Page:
I work with small commercial aircraft. Up until now I have understood Part 91 to mean that the flight has been filed as private and Part 135 to mean that the flight has been filed as commercial, to put it simply.

Recently, after a problem I can't go into, my colleague suggested that the problem could have been caused if the carrier was not "Part 129 approved".

What is the difference between Part 129 and Part 135? Are there any cases in which you would need one and not the other, or both, or neither? Are there any other "Parts" that can affect a foreign carrier flying to/from/within the US?

  • $\begingroup$ Part 91, 129, and 135 are not related to what the aircraft files as, they relate to the standards and regulations by which flight operations are conducted. Have you read through 129 and 135? $\endgroup$
    – Ron Beyer
    Commented Apr 14, 2016 at 17:21

1 Answer 1


I'm not at all sure what you're asking, but maybe I can at least point you towards more information.

First, the parts you mentioned define operating rules for different flight types (I'm simplifying a bit here):

  • Part 91: rules for all flights in the US
  • Part 121: rules for flights by a US airline
  • Part 129: rules for flights by a foreign airline in the US
  • Part 135: rules for 'on demand' (usually charter) flights by a US operator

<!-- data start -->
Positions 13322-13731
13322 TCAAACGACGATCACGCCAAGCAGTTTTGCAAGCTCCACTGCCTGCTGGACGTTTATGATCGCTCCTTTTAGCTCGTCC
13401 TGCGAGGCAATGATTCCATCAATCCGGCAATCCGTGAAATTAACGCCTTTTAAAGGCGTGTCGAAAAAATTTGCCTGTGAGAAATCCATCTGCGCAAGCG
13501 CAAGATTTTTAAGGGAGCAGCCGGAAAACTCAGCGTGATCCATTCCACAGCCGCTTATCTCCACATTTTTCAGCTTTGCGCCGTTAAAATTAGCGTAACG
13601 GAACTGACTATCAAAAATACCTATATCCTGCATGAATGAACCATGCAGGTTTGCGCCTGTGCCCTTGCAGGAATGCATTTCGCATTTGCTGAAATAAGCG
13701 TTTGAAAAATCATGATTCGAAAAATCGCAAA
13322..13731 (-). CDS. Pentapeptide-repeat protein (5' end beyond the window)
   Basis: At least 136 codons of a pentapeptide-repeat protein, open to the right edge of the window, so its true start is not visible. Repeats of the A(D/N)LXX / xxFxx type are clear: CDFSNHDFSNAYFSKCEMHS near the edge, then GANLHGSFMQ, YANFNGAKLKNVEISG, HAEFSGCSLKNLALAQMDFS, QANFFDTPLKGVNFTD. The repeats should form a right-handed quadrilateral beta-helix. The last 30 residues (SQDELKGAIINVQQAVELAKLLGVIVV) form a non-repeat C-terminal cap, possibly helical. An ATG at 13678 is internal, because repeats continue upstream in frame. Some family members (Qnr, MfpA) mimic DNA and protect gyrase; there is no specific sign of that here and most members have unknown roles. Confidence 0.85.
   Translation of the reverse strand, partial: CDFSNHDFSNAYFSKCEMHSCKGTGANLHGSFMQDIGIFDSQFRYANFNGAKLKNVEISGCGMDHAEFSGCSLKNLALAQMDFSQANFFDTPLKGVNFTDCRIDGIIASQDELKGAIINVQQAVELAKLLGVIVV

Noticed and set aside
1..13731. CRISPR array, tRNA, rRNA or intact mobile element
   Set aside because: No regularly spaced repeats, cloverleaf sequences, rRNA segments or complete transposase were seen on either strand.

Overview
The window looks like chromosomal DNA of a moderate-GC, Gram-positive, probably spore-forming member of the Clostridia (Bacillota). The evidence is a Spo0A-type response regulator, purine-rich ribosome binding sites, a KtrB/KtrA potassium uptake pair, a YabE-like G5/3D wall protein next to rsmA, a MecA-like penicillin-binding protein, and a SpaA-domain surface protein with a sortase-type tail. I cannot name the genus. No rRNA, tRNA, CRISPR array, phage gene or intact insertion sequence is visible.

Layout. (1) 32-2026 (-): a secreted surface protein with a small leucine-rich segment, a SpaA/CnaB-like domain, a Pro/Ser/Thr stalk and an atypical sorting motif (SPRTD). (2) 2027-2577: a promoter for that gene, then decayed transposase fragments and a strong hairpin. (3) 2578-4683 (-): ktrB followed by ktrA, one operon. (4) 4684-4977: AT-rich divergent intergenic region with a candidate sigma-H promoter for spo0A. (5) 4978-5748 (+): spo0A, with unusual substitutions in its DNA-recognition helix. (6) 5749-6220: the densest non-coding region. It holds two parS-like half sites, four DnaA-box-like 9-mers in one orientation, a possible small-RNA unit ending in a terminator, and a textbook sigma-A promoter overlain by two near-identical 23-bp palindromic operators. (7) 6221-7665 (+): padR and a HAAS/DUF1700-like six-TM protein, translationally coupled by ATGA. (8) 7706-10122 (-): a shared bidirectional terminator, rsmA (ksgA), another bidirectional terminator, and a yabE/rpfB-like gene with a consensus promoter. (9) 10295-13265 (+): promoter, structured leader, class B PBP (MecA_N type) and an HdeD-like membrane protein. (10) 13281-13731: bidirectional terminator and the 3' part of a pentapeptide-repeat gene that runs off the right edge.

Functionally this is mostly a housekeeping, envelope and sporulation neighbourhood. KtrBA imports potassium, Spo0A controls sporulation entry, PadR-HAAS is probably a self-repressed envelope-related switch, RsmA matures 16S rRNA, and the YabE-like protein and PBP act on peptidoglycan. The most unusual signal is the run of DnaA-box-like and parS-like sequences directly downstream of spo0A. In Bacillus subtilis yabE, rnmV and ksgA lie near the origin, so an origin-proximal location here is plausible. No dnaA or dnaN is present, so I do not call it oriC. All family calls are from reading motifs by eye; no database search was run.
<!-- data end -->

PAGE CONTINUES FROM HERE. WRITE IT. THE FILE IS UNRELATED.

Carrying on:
Any given flight will operate under one or more of those sets or rules, e.g. a US airline flight from New York to Los Angeles would follow the rules in parts 91 and 121; a foreign flight from London to New York would follow parts 91 and 129 (while in US airspace). Individual operators and airlines also have OpSpecs that are approved by the FAA and that can add more rules for specific situations.

And I'm not entirely sure, but it looks like 14 CFR 129.119(c) effectively applies part 121 to foreign airlines too, by requiring them to comply with the same rules as US airlines:

(c) Each foreign air carrier shall conform to the practices, procedures, and other requirements prescribed by the Administrator for U.S. air carriers for the areas to be operated in.

Without knowing what your mysterious problem was (and I understand you can't share it), I don't think it's possible to say much more than that.

(By the way, "filing" is something different. Filing a flight plan is required for various reasons but they apply to all aircraft, even private flights. If I want to fly a C172 under IFR then I have to file essentially the same flight plan information that an A380 pilot will file.)


You must log in to answer this question.

Not the answer you're looking for? Browse other questions tagged .